• May not be used for permanent logging.

    • May need to use JSON.stringify(variable) to deserialize objects in JavaScript.

  • JavaScript - debug`Any String ${variable}`

    • May be used for permanent logging, but should follow existing logging practices. Requires an import.

    • Recommend dump for earlier debugging.

  • JavaScript - console.log("Any String " + variable)

    • May be viewed using about:debugging on Desktop to a connected device and then connecting to the content process.

  • C++ - MOZ_LOG doesn’t show up properly in logcat yet.

    • Add this line CreateOrGetModule("modulename")->SetLevel(LogLevel::Verbose); to this section of code for a temporary solution to see MOZ_LOG logging.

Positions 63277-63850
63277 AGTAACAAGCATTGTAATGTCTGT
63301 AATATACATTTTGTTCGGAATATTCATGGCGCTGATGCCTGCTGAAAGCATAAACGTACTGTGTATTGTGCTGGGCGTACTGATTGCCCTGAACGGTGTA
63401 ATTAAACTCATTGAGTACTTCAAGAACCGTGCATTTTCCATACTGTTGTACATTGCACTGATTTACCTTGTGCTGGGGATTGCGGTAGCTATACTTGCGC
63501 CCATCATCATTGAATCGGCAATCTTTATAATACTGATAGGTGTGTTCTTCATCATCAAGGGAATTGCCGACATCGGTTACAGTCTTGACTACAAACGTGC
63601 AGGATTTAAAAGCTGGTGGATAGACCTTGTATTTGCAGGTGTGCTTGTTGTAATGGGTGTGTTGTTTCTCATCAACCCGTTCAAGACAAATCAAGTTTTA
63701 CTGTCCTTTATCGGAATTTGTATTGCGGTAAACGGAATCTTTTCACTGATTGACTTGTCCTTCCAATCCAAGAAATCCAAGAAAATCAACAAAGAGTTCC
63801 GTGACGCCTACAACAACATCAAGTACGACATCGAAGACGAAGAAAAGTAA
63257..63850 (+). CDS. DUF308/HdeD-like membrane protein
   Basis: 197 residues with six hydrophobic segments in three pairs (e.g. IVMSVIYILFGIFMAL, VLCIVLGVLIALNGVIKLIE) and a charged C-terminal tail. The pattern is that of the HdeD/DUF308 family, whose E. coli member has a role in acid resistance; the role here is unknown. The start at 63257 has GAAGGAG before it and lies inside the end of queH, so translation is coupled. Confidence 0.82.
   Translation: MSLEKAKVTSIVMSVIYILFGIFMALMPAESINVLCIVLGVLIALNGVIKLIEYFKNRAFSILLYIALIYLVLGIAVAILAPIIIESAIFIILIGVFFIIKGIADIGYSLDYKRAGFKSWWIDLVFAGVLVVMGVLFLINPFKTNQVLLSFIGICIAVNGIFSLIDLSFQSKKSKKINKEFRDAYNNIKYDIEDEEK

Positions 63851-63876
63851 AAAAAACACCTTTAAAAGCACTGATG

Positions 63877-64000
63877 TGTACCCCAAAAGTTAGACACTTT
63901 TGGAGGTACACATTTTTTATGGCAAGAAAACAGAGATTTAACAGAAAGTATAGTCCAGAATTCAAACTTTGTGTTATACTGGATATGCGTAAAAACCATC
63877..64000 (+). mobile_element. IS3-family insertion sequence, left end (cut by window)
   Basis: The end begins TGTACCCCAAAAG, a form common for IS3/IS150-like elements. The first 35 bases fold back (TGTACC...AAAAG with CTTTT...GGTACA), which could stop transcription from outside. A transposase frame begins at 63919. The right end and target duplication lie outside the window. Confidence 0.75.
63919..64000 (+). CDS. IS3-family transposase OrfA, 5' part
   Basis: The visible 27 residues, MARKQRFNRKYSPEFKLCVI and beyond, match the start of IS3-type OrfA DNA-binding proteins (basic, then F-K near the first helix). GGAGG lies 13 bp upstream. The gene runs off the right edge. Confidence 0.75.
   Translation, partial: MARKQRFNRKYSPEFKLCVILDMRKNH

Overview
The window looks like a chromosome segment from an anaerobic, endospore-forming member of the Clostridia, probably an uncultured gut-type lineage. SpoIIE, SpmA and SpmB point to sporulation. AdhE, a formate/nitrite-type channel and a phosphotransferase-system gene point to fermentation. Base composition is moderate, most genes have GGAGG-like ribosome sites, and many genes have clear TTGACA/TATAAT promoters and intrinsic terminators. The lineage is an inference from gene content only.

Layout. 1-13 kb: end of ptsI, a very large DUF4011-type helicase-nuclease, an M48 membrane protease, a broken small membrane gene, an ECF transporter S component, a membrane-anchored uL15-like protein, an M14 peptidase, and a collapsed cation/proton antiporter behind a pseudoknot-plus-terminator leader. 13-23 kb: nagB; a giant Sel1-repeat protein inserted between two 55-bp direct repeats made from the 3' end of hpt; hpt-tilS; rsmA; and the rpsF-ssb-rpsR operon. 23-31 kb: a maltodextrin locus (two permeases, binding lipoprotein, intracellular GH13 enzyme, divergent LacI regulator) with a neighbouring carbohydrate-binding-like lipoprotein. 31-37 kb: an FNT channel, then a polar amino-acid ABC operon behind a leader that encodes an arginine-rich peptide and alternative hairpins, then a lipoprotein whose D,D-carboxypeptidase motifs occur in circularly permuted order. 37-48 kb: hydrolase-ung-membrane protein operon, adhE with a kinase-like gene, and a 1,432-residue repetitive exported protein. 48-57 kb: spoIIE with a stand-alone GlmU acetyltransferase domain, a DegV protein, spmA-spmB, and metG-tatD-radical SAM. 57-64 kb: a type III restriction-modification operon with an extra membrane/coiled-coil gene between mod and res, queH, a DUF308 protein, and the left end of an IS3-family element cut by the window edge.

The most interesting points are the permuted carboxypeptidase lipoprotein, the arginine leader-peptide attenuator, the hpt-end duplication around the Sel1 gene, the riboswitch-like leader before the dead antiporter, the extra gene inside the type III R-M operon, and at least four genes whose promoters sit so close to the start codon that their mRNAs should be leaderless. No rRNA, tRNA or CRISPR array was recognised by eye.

• C++ - printf_stderr("Any String") or __android_log_write(ANDROID_LOG_INFO, "Any Tag", "Any string"); or __android_log_print(ANDROID_LOG_INFO, "Any Tag", "Any string");

    • None of these may be used for permanent logging, only for debugging. Use MOZ_LOG for permanent logging.

    • Variable logging will need to be converted to a C string or other supported logging string.

    • Permanent logging for a GeckoView C++ file could be setup similar to:

      #define GVS_LOG(...) MOZ_LOG(sGVSupportLog, LogLevel::Info, (__VA_ARGS__))
      static mozilla::LazyLogModule sGVSupportLog("Any Tag");
      GVS_LOG("Any string");

Please be sure to remove any non-permanent debugging logs prior to requesting landing.

To view logging on Android, attach a device, and run adb logcat -v color for colorful logs or else use the Android Studio log frame.